Have you ever had one of those moments where someone used a particular word excessively in conversation? You think to yourself, searching for an explanation why such an uncommon word has suddenly received such regularity. You wonder if Billy Bombastic had just received one of those “New Word Everyday” calendars and you simply bumped into them on “extraneous” day, which is not only bizarre due to the excessive use of the word, but also because his use of it was indeed “extraneous” in virtually every utterance. A slightly different scenario might be with a loved one where they choose to use the repetition of a word in conversations with you to somehow ensure you remember it or catch a hint. It’s as if the conversation has become a giant syringe subliminally injecting the key word into the recesses of that bucket-with-a-hole you call your memory. It is fair to say that we all adopt pet words into our vocabulary that somehow launch themselves from our tongues too often. Even within church circles, we have burdened our vocabulary with words that may have truth to them, but our use of them is baffling to those outside of our church context— “fellowship,” “ministry,” “conviction,” “saved,” and the like. Whatever the case, sometimes this makes the hearer want to respond with a mildly irritated “For the love of GOD . . .” Look carefully in this section and you will find John repeating a word to his hearers. Without irritation and with fatherly care, it is as if he is saying “For the love of God, look for the love of God.” Without looking at any other criteria, this section of the text includes twenty-seven uses of the word “love” in its different tenses (all based upon the same Greek word), and twenty-one uses of the word “God.” You don’t have to be an astrophysicist to understand the thrust of what John wants his hearers to capture. God is love, He loved us first, and any love we have to offer is borrowed from His.
7 Beloved, let us love one another, for love is from God, and whoever loves has been born of God and knows God. 8 Anyone who does not love does not know God, because God is love. 9 In this the love of God was made manifest among us, that God sent his only Son into the world, so that we might live through him. 10 In this is love, not that we have loved God but that he loved us and sent his Son to be the propitiation for our sins. 11 Beloved, if God so loved us, we also ought to love one another. 12 No one has ever seen God; if we love one another, God abides in us and his love is perfected in us. 13 By this we know that we abide in him and he in us, because he has given us of his Spirit. 14 And we have seen and testify that the Father has sent his Son to be the Savior of the world. 15 Whoever confesses that Jesus is the Son of God, God abides in him, and he in God. 16 So we have come to know and to believe the love that God has for us. God is love, and whoever abides in love abides in God, and God abides in him. 17 By this is love perfected with us, so that we may have confidence for the day of judgment, because as he is so also are we in this world. 18 There is no fear in love, but perfect love casts out fear. For fear has to do with punishment, and whoever fears has not been perfected in love. 19 We love because he first loved us. 20 If anyone says, “I love God,” and hates his brother, he is a liar; for he who does not love his brother whom he has seen cannot love God whom he has not seen. 21 And this commandment we have from him: whoever loves God must also love his brother.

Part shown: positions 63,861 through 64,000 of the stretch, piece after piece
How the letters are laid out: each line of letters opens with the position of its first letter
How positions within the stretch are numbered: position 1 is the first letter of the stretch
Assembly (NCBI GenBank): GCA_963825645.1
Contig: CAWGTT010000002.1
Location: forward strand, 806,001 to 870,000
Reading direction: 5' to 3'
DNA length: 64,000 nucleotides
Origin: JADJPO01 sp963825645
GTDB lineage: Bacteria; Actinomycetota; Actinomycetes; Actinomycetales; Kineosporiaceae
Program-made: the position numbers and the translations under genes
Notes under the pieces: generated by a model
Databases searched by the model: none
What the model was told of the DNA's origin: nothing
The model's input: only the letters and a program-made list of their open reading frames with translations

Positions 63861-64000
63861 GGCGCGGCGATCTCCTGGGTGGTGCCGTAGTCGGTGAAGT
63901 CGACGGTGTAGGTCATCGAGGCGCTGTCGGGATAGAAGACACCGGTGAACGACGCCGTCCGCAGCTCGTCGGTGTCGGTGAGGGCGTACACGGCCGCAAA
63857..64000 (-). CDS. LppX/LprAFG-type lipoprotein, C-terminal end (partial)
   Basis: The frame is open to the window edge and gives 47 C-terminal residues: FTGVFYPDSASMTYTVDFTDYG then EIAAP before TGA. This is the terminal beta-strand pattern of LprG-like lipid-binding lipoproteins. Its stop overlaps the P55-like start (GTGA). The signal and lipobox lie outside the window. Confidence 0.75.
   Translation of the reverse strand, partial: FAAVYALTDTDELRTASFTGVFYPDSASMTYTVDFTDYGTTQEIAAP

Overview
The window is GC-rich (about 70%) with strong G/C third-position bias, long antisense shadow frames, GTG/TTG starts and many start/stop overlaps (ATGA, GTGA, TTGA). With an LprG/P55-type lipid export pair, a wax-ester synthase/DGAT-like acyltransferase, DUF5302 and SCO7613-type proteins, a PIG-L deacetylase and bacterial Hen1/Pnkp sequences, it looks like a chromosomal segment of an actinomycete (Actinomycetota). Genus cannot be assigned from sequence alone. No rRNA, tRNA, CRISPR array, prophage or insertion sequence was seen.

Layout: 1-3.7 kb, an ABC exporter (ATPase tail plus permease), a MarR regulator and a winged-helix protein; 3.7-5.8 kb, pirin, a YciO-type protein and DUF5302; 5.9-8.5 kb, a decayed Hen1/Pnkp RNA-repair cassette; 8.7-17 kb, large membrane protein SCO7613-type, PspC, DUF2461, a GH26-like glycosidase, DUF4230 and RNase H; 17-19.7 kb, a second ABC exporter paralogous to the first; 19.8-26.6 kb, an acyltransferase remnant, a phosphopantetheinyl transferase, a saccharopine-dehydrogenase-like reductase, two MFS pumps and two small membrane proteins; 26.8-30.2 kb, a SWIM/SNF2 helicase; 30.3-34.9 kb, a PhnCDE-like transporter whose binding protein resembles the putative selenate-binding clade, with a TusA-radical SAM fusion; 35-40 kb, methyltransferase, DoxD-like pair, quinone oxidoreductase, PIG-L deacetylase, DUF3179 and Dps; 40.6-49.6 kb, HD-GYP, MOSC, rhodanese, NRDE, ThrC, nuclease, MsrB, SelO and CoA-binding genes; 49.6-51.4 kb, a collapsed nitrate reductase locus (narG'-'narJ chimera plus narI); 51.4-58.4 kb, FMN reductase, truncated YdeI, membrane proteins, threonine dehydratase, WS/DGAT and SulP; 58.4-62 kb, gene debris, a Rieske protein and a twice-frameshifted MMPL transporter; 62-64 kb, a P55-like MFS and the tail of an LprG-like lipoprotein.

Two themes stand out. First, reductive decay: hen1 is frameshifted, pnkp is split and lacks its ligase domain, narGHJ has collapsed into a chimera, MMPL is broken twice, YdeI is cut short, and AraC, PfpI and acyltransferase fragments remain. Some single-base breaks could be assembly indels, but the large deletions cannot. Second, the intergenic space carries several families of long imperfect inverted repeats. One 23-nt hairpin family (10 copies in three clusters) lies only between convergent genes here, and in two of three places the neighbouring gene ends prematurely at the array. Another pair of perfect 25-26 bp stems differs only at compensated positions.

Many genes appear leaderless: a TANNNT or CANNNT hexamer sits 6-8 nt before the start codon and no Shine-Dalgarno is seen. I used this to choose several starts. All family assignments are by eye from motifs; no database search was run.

Scripture quotations are from the ESV® Bible (The Holy Bible, English Standard Version®), copyright © 2001 by Crossway, a publishing ministry of Good News Publishers. Used by permission. All rights reserved.
South Valley Community Church was established in Gilroy in 1984, by founding pastors Eric and Carol Smith. It began with a few faithful families, but by God's grace grew to the church it is today. Eric and Carol pastored faithfully for 31 years, and now serve SVCC as pastors emeritus.